• Locally managed marine areas increase fish abundance

    Locally managed marine areas increase fish abundance

    In Madagascar

    Securing the rights of local families to fish, exclusively, in their tradition waters, reduced destructive gear use, increased fish biomass, and secured the livelihoods of fishers.
  • WCS is supporting our indigenous communities partners to restore and protect river turtles in Yasuní National Park
  • Tacana indigenous people benefit from protecting caiman

    Tacana indigenous people benefit from protecting caiman

    In Bolivia

    Selling sustainably hunted caiman skins to Gucci has increased the household income of the Tacana indigenous people of Bolivia over 530%, providing a tangible incentive to protect this once endangered crocodile
  • Absent for 80 years, bears once more roam

    Absent for 80 years, bears once more roam

    the eastern Sierra Nevada Mountains and Great Basin

    WCS sound science helped reduce conflicts with people allowing bears to expand back into Nevada
  • Payments for conservation work for wildlife

    Payments for conservation work for wildlife

    In Cambodia

    Knowing that PES has huge potential as an incentive for conservation, WCS tested three different schemes in Cambodia to evaluate their impact on conservation and human wellbeing.
  • Chimpanzees living in the corridors forests of the Murchison-Semliki Landscape

    Chimpanzees living in the corridors forests of the Murchison-Semliki Landscape

    In Uganda

    Deforestation in corridors between national parks in Uganda is declining as farmers adopt WCS conservation farming practices
  • Reducing livestock losses, reduces tiger poaching

    Reducing livestock losses, reduces tiger poaching

    In Bukit Barisan Selatan National Park, Indonesia

    Mitigating tiger-livestock conflict, improving wildlife crime intelligence, and expanding effective ranger patrols prevents poaching and stops retaliatory killing of tigers.
  • Avoiding deforestation and securing livelihoods

    Avoiding deforestation and securing livelihoods

    In Makira, Madagascar

    By co-managing Makira National Park WCS is reducing global carbon emissions, conserving endemic forest plants and animals, and protecting the cultural identity and wellbeing of our local community partners.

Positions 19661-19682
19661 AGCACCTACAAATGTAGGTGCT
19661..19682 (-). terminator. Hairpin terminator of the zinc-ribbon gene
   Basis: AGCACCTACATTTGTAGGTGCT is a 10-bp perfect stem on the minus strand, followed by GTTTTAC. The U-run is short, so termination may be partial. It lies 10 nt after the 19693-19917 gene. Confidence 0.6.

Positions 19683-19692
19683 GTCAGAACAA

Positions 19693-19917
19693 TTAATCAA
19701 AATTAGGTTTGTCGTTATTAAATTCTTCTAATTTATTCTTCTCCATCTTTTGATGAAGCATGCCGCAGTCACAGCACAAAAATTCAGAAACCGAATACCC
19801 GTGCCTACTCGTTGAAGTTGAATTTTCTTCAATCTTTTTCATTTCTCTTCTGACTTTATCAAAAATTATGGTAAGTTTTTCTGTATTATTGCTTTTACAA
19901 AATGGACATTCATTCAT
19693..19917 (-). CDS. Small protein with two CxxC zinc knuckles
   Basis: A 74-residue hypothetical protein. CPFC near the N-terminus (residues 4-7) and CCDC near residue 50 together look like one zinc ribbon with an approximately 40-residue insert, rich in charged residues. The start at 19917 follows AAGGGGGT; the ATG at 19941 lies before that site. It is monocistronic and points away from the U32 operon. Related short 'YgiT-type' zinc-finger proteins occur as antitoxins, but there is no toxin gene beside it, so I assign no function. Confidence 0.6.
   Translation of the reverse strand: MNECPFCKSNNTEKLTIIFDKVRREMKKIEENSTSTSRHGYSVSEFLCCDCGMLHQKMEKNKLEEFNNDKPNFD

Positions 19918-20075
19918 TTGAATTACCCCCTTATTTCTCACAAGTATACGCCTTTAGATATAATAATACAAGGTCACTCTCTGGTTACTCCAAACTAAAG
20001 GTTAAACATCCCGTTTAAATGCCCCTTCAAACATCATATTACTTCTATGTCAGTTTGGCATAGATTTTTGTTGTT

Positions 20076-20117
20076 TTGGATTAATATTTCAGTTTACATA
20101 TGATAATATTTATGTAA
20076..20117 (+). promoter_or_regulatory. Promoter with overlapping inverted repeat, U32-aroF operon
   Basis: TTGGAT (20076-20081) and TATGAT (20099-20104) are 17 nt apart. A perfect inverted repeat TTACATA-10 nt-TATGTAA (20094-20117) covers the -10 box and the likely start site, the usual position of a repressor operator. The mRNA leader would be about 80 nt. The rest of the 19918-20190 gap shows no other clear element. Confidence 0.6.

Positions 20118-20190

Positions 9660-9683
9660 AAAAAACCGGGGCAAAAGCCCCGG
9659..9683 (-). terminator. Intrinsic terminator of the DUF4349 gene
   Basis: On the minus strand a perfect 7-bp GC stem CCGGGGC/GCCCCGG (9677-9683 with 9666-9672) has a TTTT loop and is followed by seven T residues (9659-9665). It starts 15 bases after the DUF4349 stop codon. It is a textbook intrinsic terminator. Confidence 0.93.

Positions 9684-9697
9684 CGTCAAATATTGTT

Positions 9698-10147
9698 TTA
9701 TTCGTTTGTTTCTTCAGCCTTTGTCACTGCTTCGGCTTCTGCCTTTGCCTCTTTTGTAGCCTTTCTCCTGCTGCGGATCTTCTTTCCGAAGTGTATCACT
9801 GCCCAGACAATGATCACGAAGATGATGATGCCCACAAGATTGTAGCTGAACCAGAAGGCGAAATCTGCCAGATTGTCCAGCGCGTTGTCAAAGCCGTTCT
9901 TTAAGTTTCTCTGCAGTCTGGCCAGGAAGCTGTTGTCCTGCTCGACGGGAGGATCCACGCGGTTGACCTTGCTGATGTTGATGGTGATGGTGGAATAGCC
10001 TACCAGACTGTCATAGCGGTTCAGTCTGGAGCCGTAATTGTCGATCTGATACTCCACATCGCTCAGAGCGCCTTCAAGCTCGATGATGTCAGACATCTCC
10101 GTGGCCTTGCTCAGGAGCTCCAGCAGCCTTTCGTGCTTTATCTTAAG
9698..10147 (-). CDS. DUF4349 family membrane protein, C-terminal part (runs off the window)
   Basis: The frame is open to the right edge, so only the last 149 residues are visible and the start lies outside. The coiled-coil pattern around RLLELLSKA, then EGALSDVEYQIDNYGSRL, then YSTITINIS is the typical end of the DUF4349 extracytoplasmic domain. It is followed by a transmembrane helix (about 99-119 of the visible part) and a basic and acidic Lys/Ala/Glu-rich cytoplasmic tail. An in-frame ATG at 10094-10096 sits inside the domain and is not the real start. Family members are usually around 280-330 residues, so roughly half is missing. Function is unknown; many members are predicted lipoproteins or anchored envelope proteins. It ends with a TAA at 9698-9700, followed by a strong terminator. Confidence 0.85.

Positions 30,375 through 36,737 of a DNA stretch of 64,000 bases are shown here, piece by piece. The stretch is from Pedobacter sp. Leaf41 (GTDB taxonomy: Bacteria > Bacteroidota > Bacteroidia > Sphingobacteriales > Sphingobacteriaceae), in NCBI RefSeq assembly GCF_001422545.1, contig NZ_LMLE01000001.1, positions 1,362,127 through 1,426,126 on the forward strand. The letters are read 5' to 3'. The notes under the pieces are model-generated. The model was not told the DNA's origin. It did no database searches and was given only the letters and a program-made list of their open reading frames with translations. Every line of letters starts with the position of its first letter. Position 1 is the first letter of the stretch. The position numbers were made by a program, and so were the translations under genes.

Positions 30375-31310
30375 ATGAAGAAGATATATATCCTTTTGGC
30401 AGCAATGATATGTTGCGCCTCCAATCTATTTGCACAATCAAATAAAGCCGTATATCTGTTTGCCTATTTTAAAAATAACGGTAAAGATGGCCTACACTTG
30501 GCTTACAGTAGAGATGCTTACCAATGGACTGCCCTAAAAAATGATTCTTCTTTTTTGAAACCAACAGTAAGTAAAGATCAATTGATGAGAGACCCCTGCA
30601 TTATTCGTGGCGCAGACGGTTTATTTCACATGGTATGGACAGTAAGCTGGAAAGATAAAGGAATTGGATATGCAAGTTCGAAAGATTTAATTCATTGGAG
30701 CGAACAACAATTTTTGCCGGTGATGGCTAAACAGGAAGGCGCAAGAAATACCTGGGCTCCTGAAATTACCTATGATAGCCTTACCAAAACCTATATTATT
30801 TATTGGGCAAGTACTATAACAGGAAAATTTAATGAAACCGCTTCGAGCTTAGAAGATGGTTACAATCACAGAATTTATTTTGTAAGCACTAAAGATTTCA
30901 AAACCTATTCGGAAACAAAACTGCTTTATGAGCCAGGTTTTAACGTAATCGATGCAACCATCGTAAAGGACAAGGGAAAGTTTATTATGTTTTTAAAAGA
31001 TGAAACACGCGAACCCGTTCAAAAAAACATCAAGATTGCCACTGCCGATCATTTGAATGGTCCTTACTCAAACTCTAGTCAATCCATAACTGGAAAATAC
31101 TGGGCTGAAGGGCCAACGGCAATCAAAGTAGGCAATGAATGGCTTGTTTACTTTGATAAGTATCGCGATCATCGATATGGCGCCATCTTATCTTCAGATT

• Trophy turkeys encourage forest conservation

    Trophy turkeys encourage forest conservation

    In Guatemala

    Connecting communities in Guatemala to US sport hunters has allowed WCS to generate financial incentives for local families to protect the largest block of neotropical forest outside of the Amazon.
  • Dramatic recovery of Southeast Asia’s waterbirds

    Dramatic recovery of Southeast Asia’s waterbirds

    In Cambodia

    Offering secure jobs, WCS converted egg collectors into nest guardians increasing endangered waterbird numbers 15-35 fold in 10 years, creating the largest waterbird colony in Southeast Asia.
  • Resettlement works for livelihoods and tigers

    Resettlement works for livelihoods and tigers

    In India

    Helping local people living uncomfortably with tigers to be justly compensated for their voluntary out-migration has protected tigers and substantially improve the wellbeing of participating families.
  • Communities Restore Degraded Reefs

    Communities Restore Degraded Reefs

    Along the Coast of Kenya

    By helping communities take control of their fisheries WCS is conserving Kenya's coastal reefs and increasing the wellbeing of local fisherman.
  • Protecting indigenous rights reduces deforestation

    Protecting indigenous rights reduces deforestation

    In Cambodia

    Helping the indigenous Bunong people to secure legal title to their land prevented 140km2 of forest from being cleared, protecting habitat for endangered gibbons.
  • Dramatic recovery of Southeast Asia’s waterbirds
  • Avoiding deforestation and securing livelihoods
  • Payments for conservation work for wildlife
  • Reducing livestock losses, reduces tiger poaching
  • Trophy turkeys encourage forest conservation
  • Tacana indigenous people benefit from protecting caiman
  • Protecting indigenous rights reduces deforestation
  • Communities Restore Degraded Reefs
  • Locally managed marine areas increase fish abundance
  • Absent for 80 years, bears once more roam
  • Chimpanzees living in the corridors forests of the Murchison-Semliki Landscape
  • Resettlement works for livelihoods and tigers

Securing the Livelihoods of Our Local Community Partners

Wildlife and natural resources are most likely to be conserved when they are managed by the people whose wellbeing depends on them. WCS partners with indigenous and local peoples to achieve a shared vision for a more secure and resilient future, where wildlife are visible, thriving and culturally valued. Monitoring changes in the material, relational and subjective wellbeing of families over time, using the Basic Necessities Survey (BNS) method, ensures that conservation is a benefit not a burden to our local partners.

Copyright 2016-2017 by Widlife Conservation Society

WCS, the "W" logo, WE STAND FOR WILDLIFE, I STAND FOR WILDLIFE, and STAND FOR WILDLIFE are service marks of Wildlife Conservation Society.

Contact Information
Address: 2300 Southern Boulevard Bronx, New York 10460 Phone Number: (718) 220-5100